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Trinity Lester / Senior Staff Photographer

Katie Cooke, CC '19, is inspired by her faith and favorite teachers to share her love of conducting with others.

Katie Cooke, CC ’19, stands at only a little over 5 feet tall. She wears big round glasses, sports a pixie cut, and is almost always smiling. She is, in other words, the absolute antithesis of a common stereotype of a tall, stern, and unapproachable conductor. Yet, a conductor is exactly who she is.

As music director of the Columbia University New Opera Workshop and president and principal clarinet of the Columbia University Orchestra, Cooke is all over Columbia’s classical music scene.

This past summer, she spent two weeks in Greece learning to interpret and conduct some of the great standards of Western classical music. But contrary to what her impressive CV might imply, she does not have aspirations to simply be a great conductor like Karajan, Gergiev or Leonard Bernstein.

Instead, she wants to be Leonard Bernstein, the host of the Young People concerts. She wants to be Leonard Bernstein, the composer of the Mass that opened up the Kennedy Center. She wants to be the Leonard Bernstein whose love for classical music was so infectious that an entire generation of Americans learned to love it with him.

Cooke’s relationship to music is unshakably grounded in her passion for teaching, which was inspired by her eighth-grade honors band director.

“I knew that I wanted to do music and even music ed when I was in eighth grade. I was involved in [regional honors orchestras] and I remember my eighth-grade regional conductor. He was the most amazing passionate guy. You should meet someone who loves something so much that they make you love it too,” she said.

Trinity Lester
In addition to conducting, Cooke is also principal clarinet of the Columbia University Orchestra. (Trinity Lester/Senior Staff Photographer)

Her love of education is also strongly rooted in her religious beliefs.

“There is a tenet in Christianity that if you love something you should share it,” Cooke said, explaining why she felt so strongly about working in music education and why she felt so deeply inspired by figures like Singer and Bernstein. “If [Singer] could do this to me, of course I’d want to do it to others.”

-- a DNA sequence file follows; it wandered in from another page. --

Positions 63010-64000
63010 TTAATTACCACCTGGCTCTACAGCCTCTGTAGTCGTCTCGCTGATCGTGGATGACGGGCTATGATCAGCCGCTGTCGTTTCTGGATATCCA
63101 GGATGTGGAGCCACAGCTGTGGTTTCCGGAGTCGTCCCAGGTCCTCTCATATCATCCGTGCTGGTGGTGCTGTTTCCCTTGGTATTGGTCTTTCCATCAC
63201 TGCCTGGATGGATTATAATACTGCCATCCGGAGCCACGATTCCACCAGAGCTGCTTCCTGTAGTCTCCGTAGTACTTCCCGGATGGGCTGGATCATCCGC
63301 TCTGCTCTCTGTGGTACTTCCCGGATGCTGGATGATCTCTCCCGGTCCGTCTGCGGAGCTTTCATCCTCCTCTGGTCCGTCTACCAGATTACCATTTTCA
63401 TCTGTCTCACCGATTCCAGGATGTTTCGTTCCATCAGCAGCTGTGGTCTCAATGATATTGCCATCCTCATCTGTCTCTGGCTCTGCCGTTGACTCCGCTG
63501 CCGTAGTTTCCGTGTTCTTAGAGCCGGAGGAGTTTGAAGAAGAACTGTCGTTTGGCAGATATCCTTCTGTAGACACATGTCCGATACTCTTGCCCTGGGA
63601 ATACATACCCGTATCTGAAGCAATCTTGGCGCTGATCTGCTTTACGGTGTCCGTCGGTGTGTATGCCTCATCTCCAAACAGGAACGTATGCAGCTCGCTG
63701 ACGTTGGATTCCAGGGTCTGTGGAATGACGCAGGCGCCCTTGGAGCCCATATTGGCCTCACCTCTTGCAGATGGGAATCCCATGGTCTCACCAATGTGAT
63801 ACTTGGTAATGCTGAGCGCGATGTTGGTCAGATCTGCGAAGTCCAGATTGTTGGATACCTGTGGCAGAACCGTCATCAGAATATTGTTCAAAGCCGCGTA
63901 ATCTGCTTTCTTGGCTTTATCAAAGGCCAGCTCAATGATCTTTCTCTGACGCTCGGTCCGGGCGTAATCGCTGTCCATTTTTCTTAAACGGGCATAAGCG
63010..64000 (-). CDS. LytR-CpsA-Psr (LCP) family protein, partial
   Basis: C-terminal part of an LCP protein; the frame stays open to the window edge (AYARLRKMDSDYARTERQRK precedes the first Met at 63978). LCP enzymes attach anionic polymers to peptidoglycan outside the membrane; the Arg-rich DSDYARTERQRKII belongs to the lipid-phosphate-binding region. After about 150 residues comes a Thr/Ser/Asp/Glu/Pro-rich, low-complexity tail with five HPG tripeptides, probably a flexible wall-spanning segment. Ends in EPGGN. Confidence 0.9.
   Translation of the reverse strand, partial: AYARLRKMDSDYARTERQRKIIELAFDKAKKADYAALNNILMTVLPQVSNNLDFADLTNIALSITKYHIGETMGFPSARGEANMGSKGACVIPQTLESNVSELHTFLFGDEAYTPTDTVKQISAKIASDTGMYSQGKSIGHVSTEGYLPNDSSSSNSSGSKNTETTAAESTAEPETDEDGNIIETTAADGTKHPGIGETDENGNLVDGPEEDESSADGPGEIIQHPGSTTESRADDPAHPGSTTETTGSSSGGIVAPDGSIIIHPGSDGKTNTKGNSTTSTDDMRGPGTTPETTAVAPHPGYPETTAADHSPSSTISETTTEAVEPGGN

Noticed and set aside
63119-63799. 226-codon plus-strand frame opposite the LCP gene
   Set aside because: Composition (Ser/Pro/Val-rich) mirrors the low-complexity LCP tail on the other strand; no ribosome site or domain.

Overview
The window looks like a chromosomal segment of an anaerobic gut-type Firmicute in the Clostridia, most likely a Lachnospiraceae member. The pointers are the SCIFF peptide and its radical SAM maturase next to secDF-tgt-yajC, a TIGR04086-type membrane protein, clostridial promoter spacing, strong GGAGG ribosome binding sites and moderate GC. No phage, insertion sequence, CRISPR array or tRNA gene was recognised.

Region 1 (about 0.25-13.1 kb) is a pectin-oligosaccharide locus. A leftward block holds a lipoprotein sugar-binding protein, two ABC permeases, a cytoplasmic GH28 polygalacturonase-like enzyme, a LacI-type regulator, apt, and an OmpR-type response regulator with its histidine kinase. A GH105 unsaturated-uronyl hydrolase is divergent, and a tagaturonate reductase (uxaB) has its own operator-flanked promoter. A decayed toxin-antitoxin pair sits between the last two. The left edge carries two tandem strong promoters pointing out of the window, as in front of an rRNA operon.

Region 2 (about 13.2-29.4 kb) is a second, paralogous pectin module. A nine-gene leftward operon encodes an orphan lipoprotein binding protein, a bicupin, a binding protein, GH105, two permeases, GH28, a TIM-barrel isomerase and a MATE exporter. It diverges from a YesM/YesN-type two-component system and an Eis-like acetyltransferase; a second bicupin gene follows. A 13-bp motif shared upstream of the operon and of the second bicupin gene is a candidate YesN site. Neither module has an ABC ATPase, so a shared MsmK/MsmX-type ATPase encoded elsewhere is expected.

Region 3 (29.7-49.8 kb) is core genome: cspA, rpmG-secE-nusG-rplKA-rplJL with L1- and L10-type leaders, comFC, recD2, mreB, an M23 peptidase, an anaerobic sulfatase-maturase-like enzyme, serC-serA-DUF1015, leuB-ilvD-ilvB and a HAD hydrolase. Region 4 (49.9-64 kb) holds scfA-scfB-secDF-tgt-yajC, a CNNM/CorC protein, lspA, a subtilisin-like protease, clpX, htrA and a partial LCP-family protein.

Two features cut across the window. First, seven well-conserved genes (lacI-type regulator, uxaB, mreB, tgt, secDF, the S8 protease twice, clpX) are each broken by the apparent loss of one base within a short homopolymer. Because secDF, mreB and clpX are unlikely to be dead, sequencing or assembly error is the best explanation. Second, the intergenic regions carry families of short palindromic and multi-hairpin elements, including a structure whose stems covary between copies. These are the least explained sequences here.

Cooke did not discover her passion for conducting until her sophomore year at Columbia, when she took a class with CUO conductor Jeffrey Milarsky. She first contemplated being a conductor when Professor Milarsky wrote that one of her notes on the final exam was something a “detail-oriented conductor would write.”

“I liked it so much because it was a perfect combination of the emotional, expressive side ... and the intellectual side of music,” Cooke said.

Luckily for her, as her passion grew for conducting, she also realized that she was quite talented. Only a semester after she first started, she became the conductor for CU NOW.

As an opera conductor, not only did Cooke have to conduct and rehearse a pit orchestra, she also had to work with singers. By the spring semester, only one year after she first started conducting, she conducted her first full-length opera.

Though orchestras across the world are accepting more and more women, the number of women conductors still lags woefully behind. Cooke, however, prefers to see being a woman as an advantage rather than a weakness. This past summer, one of her professors taught her practical ways of exploring the advantages of being a female conductor. Unlike the rather forebodingly tall male conductors of yore, Cooke’s petite frame gave her more space to play with, he said. She could raise her arms over her head and make it a dynamic. A taller man would look intimidating.

“Of course you can view it as a limitation, and in many ways it is a limitation in the way that you are approached and the way that you are respected...It is a problem, but, there’s a lot of power in not seeing it as a problem,” Cooke concluded.

Trinity Lester
“I liked [conducting] so much because it was a perfect combination of the emotional, expressive side ... and the intellectual side of music,” Cooke said. (Trinity Lester/Senior Staff Photographer)

Towards the end of the interview, Cooke insisted that she wants to be more than the sum of the bullet points on her resume.

“I also want to always understand where I am and where I come from, and where I am spiritually too. I view [what I’ve done] with a lot of gratitude, I view it with a lot of confidence, and I try to view it with humility,” she said.

After graduation, Cooke plans on going to Teachers College and obtaining a graduate degree in music education. In both her music and her religion, she has always wanted to give to others and to share what she loves. Just as Cooke speaks of Singer and many speak of Bernstein, so too might some passionate musician of their own mentor Katie Cooke.

fonda.shen@columbiaspectator.com | @ColumbiaSpec

Katie Cooke CUO CU NOW
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